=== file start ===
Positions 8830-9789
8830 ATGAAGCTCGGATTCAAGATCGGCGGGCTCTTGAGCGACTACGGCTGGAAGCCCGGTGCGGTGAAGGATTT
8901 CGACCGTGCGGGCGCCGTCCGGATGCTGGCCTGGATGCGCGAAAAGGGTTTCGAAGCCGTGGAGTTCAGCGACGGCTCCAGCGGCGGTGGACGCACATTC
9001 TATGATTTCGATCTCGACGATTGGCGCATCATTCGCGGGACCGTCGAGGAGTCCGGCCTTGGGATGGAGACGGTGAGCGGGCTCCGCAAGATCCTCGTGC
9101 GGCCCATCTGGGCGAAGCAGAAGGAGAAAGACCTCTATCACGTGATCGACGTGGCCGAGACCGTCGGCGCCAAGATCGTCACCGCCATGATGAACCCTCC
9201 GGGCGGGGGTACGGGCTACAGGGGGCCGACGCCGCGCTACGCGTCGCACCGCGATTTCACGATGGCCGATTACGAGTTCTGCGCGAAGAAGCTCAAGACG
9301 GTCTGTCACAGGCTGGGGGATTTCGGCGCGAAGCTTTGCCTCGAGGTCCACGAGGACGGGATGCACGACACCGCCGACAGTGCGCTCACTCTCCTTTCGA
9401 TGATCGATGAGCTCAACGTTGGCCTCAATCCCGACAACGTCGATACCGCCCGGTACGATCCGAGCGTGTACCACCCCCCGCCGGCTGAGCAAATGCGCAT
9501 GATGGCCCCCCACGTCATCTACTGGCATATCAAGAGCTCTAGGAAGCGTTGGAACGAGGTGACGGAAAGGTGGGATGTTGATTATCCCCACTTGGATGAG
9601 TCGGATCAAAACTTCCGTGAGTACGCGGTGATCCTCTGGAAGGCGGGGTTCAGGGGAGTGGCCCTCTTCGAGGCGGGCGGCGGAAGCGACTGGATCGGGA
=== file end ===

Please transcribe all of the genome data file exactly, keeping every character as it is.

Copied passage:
Positions 8830-9789
8830 ATGAAGCTCGGATTCAAGATCGGCGGGCTCTTGAGCGACTACGGCTGGAAGCCCGGTGCGGTGAAGGATTT
8901 CGACCGTGCGGGCGCCGTCCGGATGCTGGCCTGGATGCGCGAAAAGGGTTTCGAAGCCGTGGAGTTCAGCGACGGCTCCAGCGGCGGTGGACGCACATTC
9001 TATGATTTCGATCTCGACGATTGGCGCATCATTCGCGGGACCGTCGAGGAGTCCGGCCTTGGGATGGAGACGGTGAGCGGGCTCCGCAAGATCCTCGTGC
9101 GGCCCATCTGGGCGAAGCAGAAGGAGAAAGACCTCTATCACGTGATCGACGTGGCCGAGACCGTCGGCGCCAAGATCGTCACCGCCATGATGAACCCTCC
9201 GGGCGGGGGTACGGGCTACAGGGGGCCGACGCCGCGCTACGCGTCGCACCGCGATTTCACGATGGCCGATTACGAGTTCTGCGCGAAGAAGCTCAAGACG
9301 GTCTGTCACAGGCTGGGGGATTTCGGCGCGAAGCTTTGCCTCGAGGTCCACGAGGACGGGATGCACGACACCGCCGACAGTGCGCTCACTCTCCTTTCGA
9401 TGATCGATGAGCTCAACGTTGGCCTCAATCCCGACAACGTCGATACCGCCCGGTACGATCCGAGCGTGTACCACCCCCCGCCGGCTGAGCAAATGCGCAT
9501 GATGGCCCCCCACGTCATCTACTGGCATATCAAGAGCTCTAGGAAGCGTTGGAACGAGGTGACGGAAAGGTGGGATGTTGATTATCCCCACTTGGATGAG
9601 TCGGATCAAAACTTCCGTGAGTACGCGGTGATCCTCTGGAAGGCGGGGTTCAGGGGAGTGGCCCTCTTCGAGGCGGGCGGCGGAAGCGACTGGATCGGGA